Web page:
Friday, July 06, 2007
I tend to broadly organize sets by genre now. I'm not proud of it. I consider it only borderline free form. But it's easier, & my excuse is that I have to build each show from scratch. I'm not carrying large amounts of new music from week to week, music I've already heard in whole or part that I can reach for spontaneously. Doing a weekly program pushed me toward improvisation, & that often brought a strong emotional component into the mix (even subconsciously). With archived radio programs, there's no need for any WFMU DJ to keep a large personal music library in annual rotation. Everything gets added to the station's internet jukebox. I often relied on familiar music to build sets. I'd have a few favorite songs picked out, & my goal was to fit those songs into a sets during a show. I'd arrive at the station before the show with no idea of how that was going to happen. When the show began, I might have some vague ideas, "concepts" maybe based on what I found in the new bin or came across on the shelves. Like many WFMU DJs, I loosely divided the show into 30 minutes segments, & more earnestly tried to finish whatever I was into at the top of the hour - still do, although sometimes it just doesn't happen. Everybody has their routines. Some music strongly resists being put next to anything else unless I'm in a mood for a non sequitur segue; the challenge there is to find something that sounds completely different but really isn't. I did one of those Wednesday & won't say what it was. I never do. I opened with a 45 minute set of mostly rock music, uncommon for me. But I had a stack of the stuff & I wanted to use it & get it out of my system up front.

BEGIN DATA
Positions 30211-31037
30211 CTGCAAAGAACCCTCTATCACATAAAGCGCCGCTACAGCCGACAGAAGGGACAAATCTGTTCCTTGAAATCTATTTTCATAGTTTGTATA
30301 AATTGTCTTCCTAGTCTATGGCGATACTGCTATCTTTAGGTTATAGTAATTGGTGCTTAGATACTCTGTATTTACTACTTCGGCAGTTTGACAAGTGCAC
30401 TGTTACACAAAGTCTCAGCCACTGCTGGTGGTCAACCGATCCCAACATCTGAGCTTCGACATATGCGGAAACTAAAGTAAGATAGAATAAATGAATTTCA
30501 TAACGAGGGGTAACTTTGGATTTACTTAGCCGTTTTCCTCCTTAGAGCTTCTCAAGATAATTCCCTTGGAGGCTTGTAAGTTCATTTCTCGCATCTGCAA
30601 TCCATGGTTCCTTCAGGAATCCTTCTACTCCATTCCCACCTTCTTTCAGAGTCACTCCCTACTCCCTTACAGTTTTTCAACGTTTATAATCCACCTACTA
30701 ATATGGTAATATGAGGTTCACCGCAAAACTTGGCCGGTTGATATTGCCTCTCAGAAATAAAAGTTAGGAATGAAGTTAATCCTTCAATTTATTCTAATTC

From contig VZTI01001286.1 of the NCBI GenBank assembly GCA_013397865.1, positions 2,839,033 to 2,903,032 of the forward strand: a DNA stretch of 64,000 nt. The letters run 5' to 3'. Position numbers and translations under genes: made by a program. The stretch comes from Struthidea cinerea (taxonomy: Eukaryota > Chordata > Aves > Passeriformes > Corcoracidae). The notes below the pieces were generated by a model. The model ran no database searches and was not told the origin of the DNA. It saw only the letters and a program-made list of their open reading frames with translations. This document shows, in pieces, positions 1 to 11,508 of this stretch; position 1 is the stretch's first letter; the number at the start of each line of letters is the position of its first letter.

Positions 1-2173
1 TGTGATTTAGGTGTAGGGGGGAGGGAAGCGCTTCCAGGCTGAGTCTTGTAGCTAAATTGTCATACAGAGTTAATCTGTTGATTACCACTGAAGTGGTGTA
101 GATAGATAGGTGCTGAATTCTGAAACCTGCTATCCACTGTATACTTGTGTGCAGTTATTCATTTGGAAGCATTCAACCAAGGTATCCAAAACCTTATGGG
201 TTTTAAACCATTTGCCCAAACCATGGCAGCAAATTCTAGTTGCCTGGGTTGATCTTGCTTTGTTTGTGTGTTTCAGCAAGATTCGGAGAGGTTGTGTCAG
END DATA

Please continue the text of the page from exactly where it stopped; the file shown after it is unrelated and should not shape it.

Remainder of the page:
Wednesday's disappointment: I had hoped to leave the studio back door open & talk about fireworks with the booming finale of the Statue of Liberty display in the background. Alas,the noise had ended by the time I got on mic.